According to a recent report, it looks like maybe the worm is finally turning for employees in the asset management industry.
The projections in Greenwich Associates and Johnson Associates’ report Asset Management Compensation: Second Choice No More are based on interviews with more than 1000 financial professionals from equity and fixed-income investor groups at investment management firms, mutual funds, hedge funds, banks, insurance companies, government agencies and pensions and endowments in the fourth quarter of 2014.
2015 asset management compensation to be up notably in 2015
The report highlights that asset managers had a very strong year in 2014. Both market appreciation and positive inflows saw AUM grow at traditional firms, and hedge fund AUM also saw increases despite mixed to poor returns for the year. This strong performance has led to notable increases in incentive compensation.
The report projects:
- First, that incentive compensation at traditional asset management firms will move up in the range 5–10%, with the equity sector topping fixed income;
- Salaries across the board will see a boost 3 to 3.5% in 2015;
- Hedge funds that underperformed in 2014 will only pay out incentive compensation that is flat to down 5%, but incentives at top performing hedge funds are anticipated to be up by up as much as 5% on average.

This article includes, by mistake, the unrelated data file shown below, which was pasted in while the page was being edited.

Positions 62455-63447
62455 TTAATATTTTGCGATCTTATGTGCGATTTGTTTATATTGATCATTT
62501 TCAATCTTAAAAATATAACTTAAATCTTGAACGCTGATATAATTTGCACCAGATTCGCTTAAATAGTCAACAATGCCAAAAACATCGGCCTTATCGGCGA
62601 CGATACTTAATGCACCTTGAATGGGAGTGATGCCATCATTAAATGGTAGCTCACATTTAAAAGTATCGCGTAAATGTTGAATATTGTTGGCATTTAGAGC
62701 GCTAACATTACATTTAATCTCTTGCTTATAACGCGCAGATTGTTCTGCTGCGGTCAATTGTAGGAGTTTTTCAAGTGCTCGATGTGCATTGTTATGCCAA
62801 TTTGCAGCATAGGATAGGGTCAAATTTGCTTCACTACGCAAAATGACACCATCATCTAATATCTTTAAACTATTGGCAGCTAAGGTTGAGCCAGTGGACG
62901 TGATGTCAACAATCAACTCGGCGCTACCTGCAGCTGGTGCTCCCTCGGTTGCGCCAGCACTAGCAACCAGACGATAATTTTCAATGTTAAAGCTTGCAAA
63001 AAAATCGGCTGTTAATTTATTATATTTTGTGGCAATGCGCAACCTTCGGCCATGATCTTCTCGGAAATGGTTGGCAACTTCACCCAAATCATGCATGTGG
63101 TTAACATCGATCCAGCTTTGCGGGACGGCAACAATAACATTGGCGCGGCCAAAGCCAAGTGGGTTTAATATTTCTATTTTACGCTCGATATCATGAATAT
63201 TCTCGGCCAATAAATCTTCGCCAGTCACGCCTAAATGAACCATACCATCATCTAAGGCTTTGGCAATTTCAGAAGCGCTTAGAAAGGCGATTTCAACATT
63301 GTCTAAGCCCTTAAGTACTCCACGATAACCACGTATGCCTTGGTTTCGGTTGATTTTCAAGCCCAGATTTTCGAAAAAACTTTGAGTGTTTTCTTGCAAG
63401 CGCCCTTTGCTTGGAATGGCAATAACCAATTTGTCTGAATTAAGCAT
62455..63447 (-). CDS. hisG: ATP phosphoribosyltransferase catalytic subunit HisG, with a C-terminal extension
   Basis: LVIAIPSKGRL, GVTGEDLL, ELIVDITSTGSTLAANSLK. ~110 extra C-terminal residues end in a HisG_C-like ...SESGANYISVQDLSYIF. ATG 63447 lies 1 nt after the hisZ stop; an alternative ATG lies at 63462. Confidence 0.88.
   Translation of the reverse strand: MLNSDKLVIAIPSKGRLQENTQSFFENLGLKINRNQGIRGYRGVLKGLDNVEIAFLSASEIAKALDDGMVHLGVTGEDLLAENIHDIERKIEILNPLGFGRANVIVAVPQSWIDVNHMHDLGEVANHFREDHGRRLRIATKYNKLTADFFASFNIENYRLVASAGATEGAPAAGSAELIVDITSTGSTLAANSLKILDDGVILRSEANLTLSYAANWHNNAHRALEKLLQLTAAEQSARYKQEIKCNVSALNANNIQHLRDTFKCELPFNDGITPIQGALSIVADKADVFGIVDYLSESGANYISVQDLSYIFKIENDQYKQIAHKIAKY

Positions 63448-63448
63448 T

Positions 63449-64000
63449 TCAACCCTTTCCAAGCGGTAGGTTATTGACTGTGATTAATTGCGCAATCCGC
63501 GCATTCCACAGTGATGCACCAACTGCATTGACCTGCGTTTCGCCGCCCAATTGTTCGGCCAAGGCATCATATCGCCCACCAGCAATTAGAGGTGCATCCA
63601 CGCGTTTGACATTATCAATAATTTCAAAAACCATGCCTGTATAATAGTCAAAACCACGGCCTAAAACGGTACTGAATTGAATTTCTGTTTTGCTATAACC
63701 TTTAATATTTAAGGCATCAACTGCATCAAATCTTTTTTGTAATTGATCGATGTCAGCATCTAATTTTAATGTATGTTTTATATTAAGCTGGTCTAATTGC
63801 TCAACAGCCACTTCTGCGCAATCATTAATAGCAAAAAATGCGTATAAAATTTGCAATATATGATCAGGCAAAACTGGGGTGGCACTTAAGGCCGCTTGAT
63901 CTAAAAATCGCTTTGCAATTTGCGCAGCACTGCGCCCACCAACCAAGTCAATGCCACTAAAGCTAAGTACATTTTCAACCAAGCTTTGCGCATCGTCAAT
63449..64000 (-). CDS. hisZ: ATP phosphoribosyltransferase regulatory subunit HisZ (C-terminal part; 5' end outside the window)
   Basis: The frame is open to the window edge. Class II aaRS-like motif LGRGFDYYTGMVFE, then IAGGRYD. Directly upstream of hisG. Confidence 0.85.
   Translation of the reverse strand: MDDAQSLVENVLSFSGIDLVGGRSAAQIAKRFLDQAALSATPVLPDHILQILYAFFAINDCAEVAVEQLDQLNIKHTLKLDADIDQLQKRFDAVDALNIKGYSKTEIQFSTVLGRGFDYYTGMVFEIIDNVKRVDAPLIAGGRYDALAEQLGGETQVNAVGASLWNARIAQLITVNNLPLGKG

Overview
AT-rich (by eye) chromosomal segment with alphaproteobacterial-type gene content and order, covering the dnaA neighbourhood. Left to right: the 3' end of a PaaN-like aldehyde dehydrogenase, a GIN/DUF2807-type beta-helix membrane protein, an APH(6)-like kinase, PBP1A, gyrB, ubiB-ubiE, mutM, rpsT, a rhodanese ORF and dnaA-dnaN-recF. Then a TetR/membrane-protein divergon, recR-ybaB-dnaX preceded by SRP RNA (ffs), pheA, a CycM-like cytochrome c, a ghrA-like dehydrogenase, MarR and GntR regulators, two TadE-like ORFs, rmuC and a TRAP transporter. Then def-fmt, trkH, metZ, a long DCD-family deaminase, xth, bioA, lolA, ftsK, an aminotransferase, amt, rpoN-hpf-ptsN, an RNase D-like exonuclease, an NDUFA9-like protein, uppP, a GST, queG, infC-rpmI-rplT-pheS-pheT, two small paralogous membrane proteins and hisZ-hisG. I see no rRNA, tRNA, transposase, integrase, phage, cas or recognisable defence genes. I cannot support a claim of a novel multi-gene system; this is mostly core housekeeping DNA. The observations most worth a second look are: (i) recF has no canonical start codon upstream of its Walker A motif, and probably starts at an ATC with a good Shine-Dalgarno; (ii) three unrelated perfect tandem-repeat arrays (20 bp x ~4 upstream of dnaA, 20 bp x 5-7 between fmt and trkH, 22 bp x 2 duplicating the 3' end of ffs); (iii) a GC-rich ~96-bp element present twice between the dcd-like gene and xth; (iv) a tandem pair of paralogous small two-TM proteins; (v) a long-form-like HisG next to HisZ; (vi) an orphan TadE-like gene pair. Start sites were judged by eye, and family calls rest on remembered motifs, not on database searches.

Asset management sector catching up to sell-side as preferred place to work
The positive trends in the asset management industry are increasing the attractiveness of the sector to financial professionals. This is especially true relative to a sell side that is recently seen slashed compensation based on mediocre to poor results, growing regulation and a slipping social status. That said, job turnover rates across the financial sector aren't budging off of historic lows, even though there has been a slight uptick in hiring over the last 12 months.
The report argues that voluntary turnover remains extremely low because financial professionals are worried about job security while the financial sector remains in full cost minimization mode.
Moreover, these trends are dovetailing to lead to an increased focus on compensation based on performance: "To that end, firms are being more diligent and aggressive in separating high-performing employees from low performers and differentiating compensation accordingly. In fact, more than ever before, compensation in asset management is being determined by performance—for both firms and individuals alike."